What are examples of cellular decomposition?

In summary, for any CW-complex X of dimension n, the n-skeleton X^n is obtained from the (n-1)-skeleton X^(n-1) by attaching n cells to it. This process is not unique, but it is impossible to obtain X from X^(n-1) using a different number of n-cells due to the definition of open n-cells in X.
  • #1
quasar987
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Say X is a CW-complex. Then for any n, the n-skeleton X^n of X is obtained from the (n-1)-skeleton X^(n-1) by gluing some n-cells on X^(n-1) along their boundary.

From what I read, it seems that the way to obtain X^n from X^(n-1) in this way is not unique.

Is this non-uniqueness superfluous (in the sense that only the way in which the cells are attached can differ), or are there really examples where one can obtain X^n from X^(n-1) by using a different number of n-cells?
 
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  • #2
quasar987 said:
Say X is a CW-complex. Then for any n, the n-skeleton X^n of X is obtained from the (n-1)-skeleton X^(n-1) by gluing some n-cells on X^(n-1) along their boundary.

From what I read, it seems that the way to obtain X^n from X^(n-1) in this way is not unique.

Is this non-uniqueness superfluous (in the sense that only the way in which the cells are attached can differ), or are there really examples where one can obtain X^n from X^(n-1) by using a different number of n-cells?

cell decompositions are not unique.

for instance,

the 2 sphere is a 2 disk whose boundary is attached to a point.
it is also a circle attached to a point then two 2 disks attached to the circle along their boundaries.
 
  • #3
Hello wofsy and thanks for the reply.

But I don't think the example that you give answers my question. Let me rephrase it. If a CW-complex X has dimension n (meaning the maximum dimension of cells is n), then it is obtained from a (sub-)CW-complex X^(n-1) of dimension n-1 by attaching n cells to it. Is it possible to get X from X^(n-1) in two ways that involve a different amount of n-cells?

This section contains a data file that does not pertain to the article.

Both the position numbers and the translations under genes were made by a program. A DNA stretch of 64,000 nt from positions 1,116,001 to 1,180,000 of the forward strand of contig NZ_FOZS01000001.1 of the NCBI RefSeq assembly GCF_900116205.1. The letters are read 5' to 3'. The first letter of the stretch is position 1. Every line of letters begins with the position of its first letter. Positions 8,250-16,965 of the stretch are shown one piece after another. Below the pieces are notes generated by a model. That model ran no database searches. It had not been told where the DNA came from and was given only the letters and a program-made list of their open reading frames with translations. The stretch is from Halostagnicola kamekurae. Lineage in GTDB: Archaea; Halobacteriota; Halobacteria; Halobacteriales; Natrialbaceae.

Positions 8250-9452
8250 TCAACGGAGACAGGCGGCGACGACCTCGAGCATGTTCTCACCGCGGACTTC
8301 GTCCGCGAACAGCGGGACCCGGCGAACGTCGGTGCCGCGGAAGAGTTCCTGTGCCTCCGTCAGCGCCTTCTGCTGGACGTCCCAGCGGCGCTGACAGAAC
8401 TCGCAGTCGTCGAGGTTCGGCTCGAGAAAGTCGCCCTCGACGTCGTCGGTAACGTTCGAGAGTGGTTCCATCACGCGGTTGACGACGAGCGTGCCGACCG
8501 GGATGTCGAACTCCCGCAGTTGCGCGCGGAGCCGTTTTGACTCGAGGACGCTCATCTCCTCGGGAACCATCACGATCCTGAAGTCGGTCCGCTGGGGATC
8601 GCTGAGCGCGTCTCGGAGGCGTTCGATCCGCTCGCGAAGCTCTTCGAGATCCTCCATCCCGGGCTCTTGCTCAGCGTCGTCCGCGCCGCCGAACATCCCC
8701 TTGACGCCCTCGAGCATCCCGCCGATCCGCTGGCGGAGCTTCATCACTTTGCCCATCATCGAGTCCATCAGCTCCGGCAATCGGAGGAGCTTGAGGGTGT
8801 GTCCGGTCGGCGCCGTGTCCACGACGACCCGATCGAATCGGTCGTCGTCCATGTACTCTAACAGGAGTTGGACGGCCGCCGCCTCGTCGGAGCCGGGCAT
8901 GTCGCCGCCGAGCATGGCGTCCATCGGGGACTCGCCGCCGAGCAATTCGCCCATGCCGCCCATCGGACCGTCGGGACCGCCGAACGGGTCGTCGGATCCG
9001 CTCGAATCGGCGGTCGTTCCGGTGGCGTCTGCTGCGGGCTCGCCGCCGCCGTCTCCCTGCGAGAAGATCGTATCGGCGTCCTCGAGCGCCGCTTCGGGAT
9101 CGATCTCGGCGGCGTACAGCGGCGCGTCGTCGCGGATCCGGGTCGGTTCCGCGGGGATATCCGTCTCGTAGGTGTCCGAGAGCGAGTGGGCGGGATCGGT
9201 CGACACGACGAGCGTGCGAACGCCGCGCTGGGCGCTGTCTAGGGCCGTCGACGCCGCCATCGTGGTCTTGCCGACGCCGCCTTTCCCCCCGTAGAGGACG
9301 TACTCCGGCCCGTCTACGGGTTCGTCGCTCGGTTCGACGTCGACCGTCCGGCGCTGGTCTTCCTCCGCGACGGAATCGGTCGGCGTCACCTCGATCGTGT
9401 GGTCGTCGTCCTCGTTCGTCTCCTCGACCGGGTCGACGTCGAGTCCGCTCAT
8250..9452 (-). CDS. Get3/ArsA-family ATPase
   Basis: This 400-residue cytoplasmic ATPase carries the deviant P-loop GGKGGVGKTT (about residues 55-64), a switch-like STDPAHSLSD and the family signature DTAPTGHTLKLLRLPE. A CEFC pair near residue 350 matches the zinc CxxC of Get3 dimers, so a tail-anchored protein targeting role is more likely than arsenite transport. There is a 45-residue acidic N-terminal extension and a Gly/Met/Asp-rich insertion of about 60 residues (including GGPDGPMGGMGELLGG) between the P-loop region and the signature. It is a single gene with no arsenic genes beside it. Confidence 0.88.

I'm guessing no but I don't see how to prove this.

Oh, I just noticed that the open n-cells in X are precisely the connected components of X\X^(n-1) so building X from X^(n-1) with a different numbers of n-cells is impossible!
 

Related to What are examples of cellular decomposition?

1. What is cellular decomposition?

Cellular decomposition is the process by which cells break down and are recycled by the body. This occurs naturally during cellular death or during normal bodily functions such as digestion.

2. What are some examples of cellular decomposition?

Examples of cellular decomposition include the breakdown of red blood cells in the spleen, the breakdown of muscle cells during exercise, and the breakdown of food particles in the digestive tract.

3. How does cellular decomposition affect the body?

Cellular decomposition is an important process for maintaining the overall health and function of the body. It allows for the recycling of important nutrients and the removal of waste products.

4. Is cellular decomposition the same as cell death?

Cellular decomposition is a natural process that occurs during cell death, but it is not the same thing. Cell death can occur due to injury or disease, while cellular decomposition is a gradual and controlled breakdown of cells.

5. Can cellular decomposition be prevented or slowed down?

While cellular decomposition is a natural and necessary process, there are certain factors that can speed it up or slow it down. A healthy diet and lifestyle, as well as proper medical care, can help slow down the process of cellular decomposition.

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